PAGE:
October 1st, 4-7pm
LEANING TOWER OF PISA
Won Ju Lim
Oct 1 - Nov 11
They could have let it fall but at some point they decided to stop it. The angle could hardly be corrected, so there it is; the crooked tower, in a sort of everlasting suspension, partially leaning, partially falling, caught for the posterity in between the forces that articulate its prominent identity. A tragicomical phenomenon of structural tensions generated by the unusual combination of the weight of a heavy mass of Romanesque architecture and the inadequacy of the soft land of Pisa. A formal monument to the incongruity of a baroque emotive. A hyper-iconic self-ironic embodiment of structural inner struggle.
As a human narrative, the Leaning Tower of Pisa can be analogous to the “struggle with self” as a recurrent archetypal motif. We identify this archetype at play when the characters in a narrative must contend with personal internal feelings that often contradict each other or conflict with what seems most logically appropriate. It is a paradigm humans have presumably generated through our collective adaptive need to make sense of our existence and the world around us in situations when we experience unresolvable internal struggles and inconsistencies. As a model for the contradiction and existential paradox that inhabits our iconography, text, and speech-based narratives, this archetype of the internal struggle can arguably be found as a formal phenomenon; the articulation of physical and structural parameters.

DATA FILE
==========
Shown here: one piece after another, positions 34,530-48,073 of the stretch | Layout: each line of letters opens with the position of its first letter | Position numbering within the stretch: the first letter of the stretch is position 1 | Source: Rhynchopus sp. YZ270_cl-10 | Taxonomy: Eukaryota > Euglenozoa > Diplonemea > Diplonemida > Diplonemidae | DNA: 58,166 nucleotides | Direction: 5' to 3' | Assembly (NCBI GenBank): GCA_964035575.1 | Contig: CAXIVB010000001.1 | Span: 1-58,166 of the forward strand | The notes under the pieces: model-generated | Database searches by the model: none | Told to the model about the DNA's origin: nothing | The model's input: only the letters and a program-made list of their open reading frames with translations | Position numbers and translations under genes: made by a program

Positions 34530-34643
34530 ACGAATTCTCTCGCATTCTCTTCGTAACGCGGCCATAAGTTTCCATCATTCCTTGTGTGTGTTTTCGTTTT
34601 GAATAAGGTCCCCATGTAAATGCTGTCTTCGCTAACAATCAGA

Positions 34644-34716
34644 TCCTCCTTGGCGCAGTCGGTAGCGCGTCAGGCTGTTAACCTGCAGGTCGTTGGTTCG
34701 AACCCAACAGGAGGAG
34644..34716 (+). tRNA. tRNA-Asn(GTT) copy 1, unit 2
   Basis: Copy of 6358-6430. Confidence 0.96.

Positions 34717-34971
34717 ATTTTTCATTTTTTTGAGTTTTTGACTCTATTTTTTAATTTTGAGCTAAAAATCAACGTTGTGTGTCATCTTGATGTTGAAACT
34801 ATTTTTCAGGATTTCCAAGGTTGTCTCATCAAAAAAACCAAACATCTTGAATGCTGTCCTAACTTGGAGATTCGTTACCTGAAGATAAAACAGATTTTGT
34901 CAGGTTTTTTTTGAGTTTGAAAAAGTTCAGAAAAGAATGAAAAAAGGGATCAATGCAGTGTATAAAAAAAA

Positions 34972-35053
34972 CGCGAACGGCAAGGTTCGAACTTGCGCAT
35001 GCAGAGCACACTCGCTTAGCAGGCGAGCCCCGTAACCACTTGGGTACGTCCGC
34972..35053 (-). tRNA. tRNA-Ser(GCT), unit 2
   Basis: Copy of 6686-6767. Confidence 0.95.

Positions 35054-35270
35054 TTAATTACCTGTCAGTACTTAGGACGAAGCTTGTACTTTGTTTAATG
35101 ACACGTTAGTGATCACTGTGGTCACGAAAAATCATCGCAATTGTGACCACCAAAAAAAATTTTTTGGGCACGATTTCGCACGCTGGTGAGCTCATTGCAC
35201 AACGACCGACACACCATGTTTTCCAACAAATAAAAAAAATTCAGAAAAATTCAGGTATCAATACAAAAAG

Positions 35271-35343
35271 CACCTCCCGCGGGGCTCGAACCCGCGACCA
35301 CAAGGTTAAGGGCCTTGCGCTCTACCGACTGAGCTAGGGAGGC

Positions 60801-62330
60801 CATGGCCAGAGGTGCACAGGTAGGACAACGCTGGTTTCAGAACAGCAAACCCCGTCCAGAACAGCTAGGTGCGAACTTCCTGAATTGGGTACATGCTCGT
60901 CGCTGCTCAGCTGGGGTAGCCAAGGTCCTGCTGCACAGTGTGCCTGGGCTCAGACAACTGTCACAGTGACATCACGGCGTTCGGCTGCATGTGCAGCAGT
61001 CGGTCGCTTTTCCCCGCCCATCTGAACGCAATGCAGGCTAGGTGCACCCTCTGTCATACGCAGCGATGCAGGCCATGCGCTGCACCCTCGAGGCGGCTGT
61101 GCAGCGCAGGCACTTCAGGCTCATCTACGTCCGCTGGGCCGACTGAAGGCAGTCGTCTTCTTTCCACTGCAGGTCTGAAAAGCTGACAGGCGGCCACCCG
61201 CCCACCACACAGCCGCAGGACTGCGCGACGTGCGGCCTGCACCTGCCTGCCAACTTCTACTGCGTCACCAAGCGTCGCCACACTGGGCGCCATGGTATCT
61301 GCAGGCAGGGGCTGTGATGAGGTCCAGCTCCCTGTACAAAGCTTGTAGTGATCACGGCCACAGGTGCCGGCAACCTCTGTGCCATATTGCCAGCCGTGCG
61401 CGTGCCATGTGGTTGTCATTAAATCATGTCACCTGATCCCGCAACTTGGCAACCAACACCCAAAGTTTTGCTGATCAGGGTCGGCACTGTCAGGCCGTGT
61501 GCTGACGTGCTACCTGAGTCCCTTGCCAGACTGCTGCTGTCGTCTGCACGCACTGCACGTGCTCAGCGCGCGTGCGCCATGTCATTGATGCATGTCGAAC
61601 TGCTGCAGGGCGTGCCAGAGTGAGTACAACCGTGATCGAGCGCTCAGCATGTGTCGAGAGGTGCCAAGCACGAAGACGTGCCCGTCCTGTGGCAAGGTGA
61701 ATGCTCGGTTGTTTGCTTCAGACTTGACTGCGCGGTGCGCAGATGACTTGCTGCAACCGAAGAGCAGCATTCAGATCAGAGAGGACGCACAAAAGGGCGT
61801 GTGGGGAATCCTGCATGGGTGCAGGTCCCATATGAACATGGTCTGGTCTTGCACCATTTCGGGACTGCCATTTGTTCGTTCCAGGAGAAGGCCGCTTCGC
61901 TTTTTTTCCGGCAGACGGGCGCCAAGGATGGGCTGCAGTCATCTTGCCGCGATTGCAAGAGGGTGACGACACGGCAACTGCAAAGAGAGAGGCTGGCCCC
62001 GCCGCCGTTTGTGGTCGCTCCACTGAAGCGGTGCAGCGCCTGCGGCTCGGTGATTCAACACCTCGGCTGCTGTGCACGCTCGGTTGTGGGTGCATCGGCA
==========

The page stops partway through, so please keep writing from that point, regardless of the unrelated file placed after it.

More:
Inspired by the ideas above and instigated by field observations of our closest contemporary art world surroundings, this exhibition gathers a group of works that display structural inner tensions that could potentially be understood as embodiments of this “struggle with self”. Pieces that are articulated around some sort of formal unresolvable and ongoing conflict or tension. A struggle that gives core identity to the work becoming a sub-theme that operates on a deeply shared psychological level and may be to a certain degree foreign, although complementary, to the conscious circumstances of the production of each piece and/or the intentions of the artists.